Friday, September 18, 2015


£400m. It's one of the few figures worth chasing down in the 28-page proposal from the BBC Executive, to spin off some of BBC production as a new commercial subsidiary, BBC Studios.

"Based on its current business, BBC Studios will have total revenues of around £400m at launch."

Let's see if we can spend that. The new division/company will have "a fluctuating workforce of around 2,000 people". (Nice scary word, fluctuating.) The average BBC salary last year was £51,500. So a wage bill of £103m p.a.might be a good guess - unless, of course, the caps come off. BBC Worldwide's average salary was £67k, which would move Studios to £134m.

The BBC currently attempts to enforce in-house talent costs at 16% of total spend. Will that apply to S-S-Studios ? £64m ? What target profit margins will be set ? 15% ? ITV Studios returned 17% in its last figures.

The BBC Annual Report shows total support costs for content and distribution at £409m. Taking the Studios workforce at 10 per cent of the headcount, you might expect some of those content costs - property, HR and training, technology - to follow the transferring staff. Let's take a conservative £20m for that. I'd like to add £5m for "restructuring", presuming staff who don't fancy the Salmon leap can take redundancy/re-training/re-settlement. There may be staff Salmon doesn't fancy.

Then there's pensions. Last year the BBC used £188m of licence fees to reduce the pension deficit. 10% of that ought to follow staff into S-S-Studios. And then there's planning to cover the pension liabilities of staff TUPEd at a later stage into a full subsidiary. Studios will have to pay some royalties back to the BBC mothership for being gifted big brands like Dr Who and Strictly. I'm guessing that there'll be some spending on marketing, travelling, entertaining and pitching for new business, and visiting the various UK outposts of the new group. Of course, once a full subsidiary, those elements go off Freedom of Information radar.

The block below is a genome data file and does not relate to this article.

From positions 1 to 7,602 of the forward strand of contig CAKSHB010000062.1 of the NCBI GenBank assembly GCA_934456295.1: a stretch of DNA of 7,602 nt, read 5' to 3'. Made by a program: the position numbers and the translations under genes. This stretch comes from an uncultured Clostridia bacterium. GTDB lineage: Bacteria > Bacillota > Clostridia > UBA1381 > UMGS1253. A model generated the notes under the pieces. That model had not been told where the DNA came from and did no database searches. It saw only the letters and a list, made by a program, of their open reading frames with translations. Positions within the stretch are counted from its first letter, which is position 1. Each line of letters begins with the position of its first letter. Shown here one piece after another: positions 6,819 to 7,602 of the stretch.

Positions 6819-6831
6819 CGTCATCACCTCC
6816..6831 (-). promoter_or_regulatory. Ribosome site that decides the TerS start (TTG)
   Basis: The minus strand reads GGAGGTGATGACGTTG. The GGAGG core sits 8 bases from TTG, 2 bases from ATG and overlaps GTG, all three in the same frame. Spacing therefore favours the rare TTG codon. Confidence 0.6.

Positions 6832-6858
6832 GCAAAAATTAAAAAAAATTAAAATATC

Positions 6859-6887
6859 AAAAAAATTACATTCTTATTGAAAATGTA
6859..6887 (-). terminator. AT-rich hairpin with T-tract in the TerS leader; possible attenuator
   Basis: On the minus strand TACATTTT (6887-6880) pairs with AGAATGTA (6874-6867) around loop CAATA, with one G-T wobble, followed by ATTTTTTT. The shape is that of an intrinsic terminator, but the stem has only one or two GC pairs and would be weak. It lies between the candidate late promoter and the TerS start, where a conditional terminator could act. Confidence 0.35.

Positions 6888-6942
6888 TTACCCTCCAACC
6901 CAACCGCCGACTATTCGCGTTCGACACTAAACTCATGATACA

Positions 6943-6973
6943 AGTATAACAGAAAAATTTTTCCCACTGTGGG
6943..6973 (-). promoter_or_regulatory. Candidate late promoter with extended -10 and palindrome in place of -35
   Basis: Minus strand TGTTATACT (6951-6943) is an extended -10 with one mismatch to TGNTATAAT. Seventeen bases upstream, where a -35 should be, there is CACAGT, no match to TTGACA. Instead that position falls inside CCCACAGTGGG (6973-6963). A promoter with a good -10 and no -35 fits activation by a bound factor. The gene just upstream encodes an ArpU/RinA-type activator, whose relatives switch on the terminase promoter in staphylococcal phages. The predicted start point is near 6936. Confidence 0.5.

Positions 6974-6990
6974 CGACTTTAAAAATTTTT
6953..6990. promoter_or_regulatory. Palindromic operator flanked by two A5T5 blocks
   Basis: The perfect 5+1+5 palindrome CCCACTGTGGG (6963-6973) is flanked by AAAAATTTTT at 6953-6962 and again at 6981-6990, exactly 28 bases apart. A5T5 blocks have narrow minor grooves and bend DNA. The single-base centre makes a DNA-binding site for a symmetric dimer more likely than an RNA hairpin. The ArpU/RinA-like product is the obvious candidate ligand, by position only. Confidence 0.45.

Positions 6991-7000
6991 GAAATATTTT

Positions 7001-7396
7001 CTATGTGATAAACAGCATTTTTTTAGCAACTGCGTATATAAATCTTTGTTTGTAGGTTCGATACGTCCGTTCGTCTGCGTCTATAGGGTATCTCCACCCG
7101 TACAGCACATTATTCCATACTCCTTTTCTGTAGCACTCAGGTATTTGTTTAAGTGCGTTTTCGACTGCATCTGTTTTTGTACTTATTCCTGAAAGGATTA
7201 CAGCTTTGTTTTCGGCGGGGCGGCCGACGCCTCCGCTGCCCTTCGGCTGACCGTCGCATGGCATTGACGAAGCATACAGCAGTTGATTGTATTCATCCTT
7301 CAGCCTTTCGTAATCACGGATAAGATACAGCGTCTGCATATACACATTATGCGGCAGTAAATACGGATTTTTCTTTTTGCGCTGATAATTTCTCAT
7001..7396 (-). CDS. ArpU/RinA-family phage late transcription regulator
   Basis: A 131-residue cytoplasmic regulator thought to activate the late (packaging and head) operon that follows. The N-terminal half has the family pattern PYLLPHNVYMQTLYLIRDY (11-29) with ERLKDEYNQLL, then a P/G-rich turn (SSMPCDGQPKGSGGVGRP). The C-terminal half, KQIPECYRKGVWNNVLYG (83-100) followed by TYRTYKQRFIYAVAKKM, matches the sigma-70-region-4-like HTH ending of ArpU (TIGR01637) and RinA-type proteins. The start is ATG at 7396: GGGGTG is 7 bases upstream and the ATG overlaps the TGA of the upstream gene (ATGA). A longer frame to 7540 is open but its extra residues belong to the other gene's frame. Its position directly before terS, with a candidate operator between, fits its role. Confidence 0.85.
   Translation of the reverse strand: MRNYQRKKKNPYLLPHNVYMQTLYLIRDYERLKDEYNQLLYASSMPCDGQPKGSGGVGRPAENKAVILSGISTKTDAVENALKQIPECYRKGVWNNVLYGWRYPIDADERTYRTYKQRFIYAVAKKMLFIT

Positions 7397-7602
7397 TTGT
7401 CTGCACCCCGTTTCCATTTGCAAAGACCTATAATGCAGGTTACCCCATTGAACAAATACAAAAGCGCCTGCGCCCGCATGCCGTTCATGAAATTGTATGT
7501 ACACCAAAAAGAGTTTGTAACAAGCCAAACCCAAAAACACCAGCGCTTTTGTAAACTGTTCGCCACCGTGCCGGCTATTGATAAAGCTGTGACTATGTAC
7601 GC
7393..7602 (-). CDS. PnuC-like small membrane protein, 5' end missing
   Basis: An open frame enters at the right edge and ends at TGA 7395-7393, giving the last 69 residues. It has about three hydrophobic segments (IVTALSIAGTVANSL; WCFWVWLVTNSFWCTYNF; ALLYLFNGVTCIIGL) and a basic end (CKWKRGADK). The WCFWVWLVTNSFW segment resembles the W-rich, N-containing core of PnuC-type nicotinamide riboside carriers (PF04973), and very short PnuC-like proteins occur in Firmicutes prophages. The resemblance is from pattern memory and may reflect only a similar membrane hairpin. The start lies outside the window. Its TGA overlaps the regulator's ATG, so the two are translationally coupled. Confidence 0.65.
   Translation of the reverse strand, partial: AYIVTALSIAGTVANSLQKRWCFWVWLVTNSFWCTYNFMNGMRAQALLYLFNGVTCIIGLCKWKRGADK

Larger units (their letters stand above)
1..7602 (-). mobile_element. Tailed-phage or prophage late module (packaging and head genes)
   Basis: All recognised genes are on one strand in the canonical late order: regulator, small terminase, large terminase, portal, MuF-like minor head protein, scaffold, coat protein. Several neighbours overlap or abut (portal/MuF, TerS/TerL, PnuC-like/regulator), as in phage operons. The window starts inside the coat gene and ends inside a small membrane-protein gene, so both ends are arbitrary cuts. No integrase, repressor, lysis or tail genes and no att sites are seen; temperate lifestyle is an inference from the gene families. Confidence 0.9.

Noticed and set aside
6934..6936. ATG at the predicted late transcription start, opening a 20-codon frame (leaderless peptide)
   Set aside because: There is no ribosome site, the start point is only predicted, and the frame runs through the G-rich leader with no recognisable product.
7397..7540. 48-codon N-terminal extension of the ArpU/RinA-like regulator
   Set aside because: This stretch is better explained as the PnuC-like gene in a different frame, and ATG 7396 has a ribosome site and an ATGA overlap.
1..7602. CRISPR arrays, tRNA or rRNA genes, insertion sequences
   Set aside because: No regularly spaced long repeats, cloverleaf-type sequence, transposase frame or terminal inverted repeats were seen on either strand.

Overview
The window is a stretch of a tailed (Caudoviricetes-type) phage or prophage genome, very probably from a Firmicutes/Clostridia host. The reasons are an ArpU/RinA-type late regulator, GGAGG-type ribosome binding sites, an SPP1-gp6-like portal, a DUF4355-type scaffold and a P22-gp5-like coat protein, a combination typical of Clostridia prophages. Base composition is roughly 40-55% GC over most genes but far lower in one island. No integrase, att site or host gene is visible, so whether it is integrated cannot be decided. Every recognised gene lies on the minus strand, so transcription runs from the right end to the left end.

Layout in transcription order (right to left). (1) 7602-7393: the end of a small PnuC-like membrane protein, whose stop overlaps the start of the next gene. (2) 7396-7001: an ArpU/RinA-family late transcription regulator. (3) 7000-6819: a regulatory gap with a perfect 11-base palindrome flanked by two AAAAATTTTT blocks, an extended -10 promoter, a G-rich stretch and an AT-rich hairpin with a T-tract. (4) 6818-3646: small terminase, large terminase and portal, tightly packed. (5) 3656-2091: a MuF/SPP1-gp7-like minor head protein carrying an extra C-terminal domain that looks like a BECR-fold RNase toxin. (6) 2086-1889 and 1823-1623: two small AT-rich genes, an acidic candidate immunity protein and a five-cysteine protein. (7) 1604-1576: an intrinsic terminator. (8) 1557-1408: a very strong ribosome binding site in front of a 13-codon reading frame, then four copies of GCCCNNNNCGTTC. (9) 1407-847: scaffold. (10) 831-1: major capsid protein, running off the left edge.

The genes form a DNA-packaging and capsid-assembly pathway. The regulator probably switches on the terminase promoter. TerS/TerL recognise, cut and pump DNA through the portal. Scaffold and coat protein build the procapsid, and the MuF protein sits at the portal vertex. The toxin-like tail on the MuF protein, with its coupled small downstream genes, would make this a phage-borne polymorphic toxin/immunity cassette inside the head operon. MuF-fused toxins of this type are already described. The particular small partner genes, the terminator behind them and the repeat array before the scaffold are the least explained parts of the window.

A year's worth of EastEnders cost £30m to make in 2010/11. I suspect it's gone up. Who covers the cost of the new set ? Holby and Casualty were reported at a total of £41m in the same report.

We're promised "a flatter structure, with fewer hierarchies and more autonomy for talented individuals; a flexible operating model, supporting best-in-class commercial efficiency; and an entrepreneurial culture, ready to respond to new opportunities wherever they may arise". Lovely - wouldn't the rest of the BBC like that, Lord Hall ?

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